Modern Standard Osveraali language
|Modern Standard Osveraali|
|Native speakers||20 million (2016)|
|Writing system||Osveraali script|
|Official language in||Dachashk|
Modern Standard Osveraali is the standardised form of the vernacular spoken in the Kingdom of Dachashk. Its ancestors, Middle and Old OSveraali, belong to the Osveraalic branch of Greater Osveraali, making it a close relative of Thargian and Qotsian.
The phoneme inventory of MSO is typical for the Atsiq languages. Consonants generally distinguish voicing in plosives, fricatives and affricates but not length, in contrast to earlier stages. Rhotics are absent, with both liquids being lateral approximants. MSO has three retroflex consonants, considerably less than the neighbouring Shyorian or Thargian. The vowel inventory is large and spread out across five degrees of backness and seven degrees of openness, but the length contrast found in many Osveraali languages has been lost outside of the close peripheral vowels. MSO has two comparatively rare vowels, /ɜ/ and /ɤ/. Vowel harmony has disappeared from the language.
|Plosive||p b||t d||k g|
|Fricative||f v||θ||s z||ʂ ʐ||χ ʁ||h|
|Close-mid||e ø||ɤ o|
MSO has largely lost its long vowels, converting them into a complex system of diphthongs and triphthongs. Uniquely for an Osveraali language, there are both short and long polyphthongs, with length sometimes found on centralised vowels: /aɐɪ/, /æeɪ/, /aɐ/, /æe/, /oɔ/, /oɔ:/, /iɪ:/, /yi:/, /uʊ:/, /aɔʏ/ and /aɔ/.
Modern Standard Osveraali has lost most of the complex inflectional system of Greater Osveraali, continuing a process that is attested already in Old Osveraali.
Like all Osveraali languages with the exception of Shyorian, there is no inflection for gender. MSO nouns inflect in three cases (common, genitive and oblique), but a number distinction appears only in the common case, which covers both nominative and accusative. The possessive inflection has been lost entirely and replaced with possessive pronouns. Many common nouns are irregular in their common plural formation.
The MSO verb's main inflectional category is aspect. It distinguishes three main stems (progressive, perfective and resultative) but does not inflect for tense or agreement with any of its constituents. There are three synthetic moods (indicative, subjunctive, imperative) and two periphrastic ones (potential, negative). MSO is one of the modern Osveraali languages that preserve asymmetric negation; in negative sentences, the aspect distinction is levelled.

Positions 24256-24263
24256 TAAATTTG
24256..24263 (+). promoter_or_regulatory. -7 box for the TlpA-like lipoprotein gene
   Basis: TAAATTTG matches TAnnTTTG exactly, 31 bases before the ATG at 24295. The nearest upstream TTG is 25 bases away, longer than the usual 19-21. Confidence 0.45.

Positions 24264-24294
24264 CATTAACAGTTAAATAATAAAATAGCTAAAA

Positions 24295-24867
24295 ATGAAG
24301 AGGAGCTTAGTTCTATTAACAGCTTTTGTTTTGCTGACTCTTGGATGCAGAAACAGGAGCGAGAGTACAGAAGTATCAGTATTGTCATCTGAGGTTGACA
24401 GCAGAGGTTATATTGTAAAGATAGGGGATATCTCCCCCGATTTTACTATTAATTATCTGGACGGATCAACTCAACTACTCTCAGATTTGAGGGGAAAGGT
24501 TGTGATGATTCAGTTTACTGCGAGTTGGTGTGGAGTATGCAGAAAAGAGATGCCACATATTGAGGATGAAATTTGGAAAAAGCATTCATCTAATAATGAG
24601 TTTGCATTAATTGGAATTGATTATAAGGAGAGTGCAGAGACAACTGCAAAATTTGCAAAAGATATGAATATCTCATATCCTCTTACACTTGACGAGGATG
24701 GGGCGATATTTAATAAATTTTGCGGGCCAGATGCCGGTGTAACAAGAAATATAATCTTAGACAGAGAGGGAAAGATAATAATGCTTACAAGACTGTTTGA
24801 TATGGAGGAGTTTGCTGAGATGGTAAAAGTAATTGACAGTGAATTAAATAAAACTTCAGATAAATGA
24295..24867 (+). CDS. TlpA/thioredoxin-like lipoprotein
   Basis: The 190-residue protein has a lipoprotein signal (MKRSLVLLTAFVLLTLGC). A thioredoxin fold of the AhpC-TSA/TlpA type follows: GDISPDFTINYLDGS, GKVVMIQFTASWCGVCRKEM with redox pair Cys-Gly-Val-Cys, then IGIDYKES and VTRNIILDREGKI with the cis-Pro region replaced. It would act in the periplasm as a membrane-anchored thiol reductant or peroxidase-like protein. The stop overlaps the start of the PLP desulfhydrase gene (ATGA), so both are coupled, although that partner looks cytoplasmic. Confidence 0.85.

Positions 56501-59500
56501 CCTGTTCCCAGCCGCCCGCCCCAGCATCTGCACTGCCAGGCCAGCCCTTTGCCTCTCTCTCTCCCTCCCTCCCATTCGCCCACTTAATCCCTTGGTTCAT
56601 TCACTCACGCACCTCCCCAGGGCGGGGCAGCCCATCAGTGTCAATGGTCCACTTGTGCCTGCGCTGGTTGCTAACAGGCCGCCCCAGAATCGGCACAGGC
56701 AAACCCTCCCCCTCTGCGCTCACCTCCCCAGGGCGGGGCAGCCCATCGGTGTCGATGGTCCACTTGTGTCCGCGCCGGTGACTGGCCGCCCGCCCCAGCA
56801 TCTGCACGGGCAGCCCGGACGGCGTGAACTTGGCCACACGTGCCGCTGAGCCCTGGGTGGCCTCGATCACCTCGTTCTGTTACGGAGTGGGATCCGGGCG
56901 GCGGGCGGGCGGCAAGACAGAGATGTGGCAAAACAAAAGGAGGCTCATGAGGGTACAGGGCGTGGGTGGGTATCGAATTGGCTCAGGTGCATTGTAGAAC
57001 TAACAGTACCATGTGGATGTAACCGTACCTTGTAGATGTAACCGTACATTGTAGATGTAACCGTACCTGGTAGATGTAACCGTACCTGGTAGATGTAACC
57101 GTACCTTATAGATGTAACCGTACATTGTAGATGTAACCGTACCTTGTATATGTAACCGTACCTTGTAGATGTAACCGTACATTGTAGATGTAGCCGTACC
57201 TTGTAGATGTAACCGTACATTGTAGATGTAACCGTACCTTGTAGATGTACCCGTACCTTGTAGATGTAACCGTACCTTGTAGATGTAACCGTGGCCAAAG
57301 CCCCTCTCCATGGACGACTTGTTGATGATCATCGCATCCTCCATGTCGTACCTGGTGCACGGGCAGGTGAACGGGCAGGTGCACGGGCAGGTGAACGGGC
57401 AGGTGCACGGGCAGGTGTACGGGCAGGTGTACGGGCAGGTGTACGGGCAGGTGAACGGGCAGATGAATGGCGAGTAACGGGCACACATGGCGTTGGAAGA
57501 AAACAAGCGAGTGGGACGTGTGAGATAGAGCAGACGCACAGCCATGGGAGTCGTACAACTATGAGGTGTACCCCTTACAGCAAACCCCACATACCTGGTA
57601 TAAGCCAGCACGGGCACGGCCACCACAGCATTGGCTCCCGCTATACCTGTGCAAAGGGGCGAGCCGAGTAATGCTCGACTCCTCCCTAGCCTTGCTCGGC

There is a sophisticated system of derivational affixes that encode different aspectual shades, as well a several participles that serve to link clauses together in adverbial constructions. A passive can be formed periphrastically; in contrast to Imperial Osveraali, passives are simple main clauses. Reciprocal and reflexive constructions are also expressed via particles.
MSO continues the use of applicatives for relativisation on obliques, comparees, genitives and locations.
MSO adjectives do not inflect for number or agreement. A dozen very common adjectives retain synthetic comparative and superlative forms; for most, however, these are expressed analytically. There are no adverbs; if an adjective describes a verb, both are nominalised.
MSO is a prime example of the characteristic Osveraali tense-based word order. The timeframe of an action is described not by verb inflection but by constituent order, with present, past and future each expressed by a different arrangement. Past-tense sentences begin with the verb, while the future moves the verb to the end. If subject and object are separated by the verb, the sentence is understood to be present tense. In intransitive sentences, the present and future are indistinguishable; this can be avoided by nominalising the verb and reformulating the sentence with an auxiliary ("I sleep" -> "I perform sleep"), resulting in a structure that is transitive.
Relative clauses tend to branch left with a retained pronoun and the verb in participle form, but can also be put tpo the right of their head, again requiring an explicit pronoun. While conjunctions are used a lot in the spoken language, written MSO mostly avoids them in favour of synthetic adverbial constructions.
Writing and literature
MSO is written in a modified version of the Osveraali script that originated during the 11th century and was first used to write Imperial Osveraali.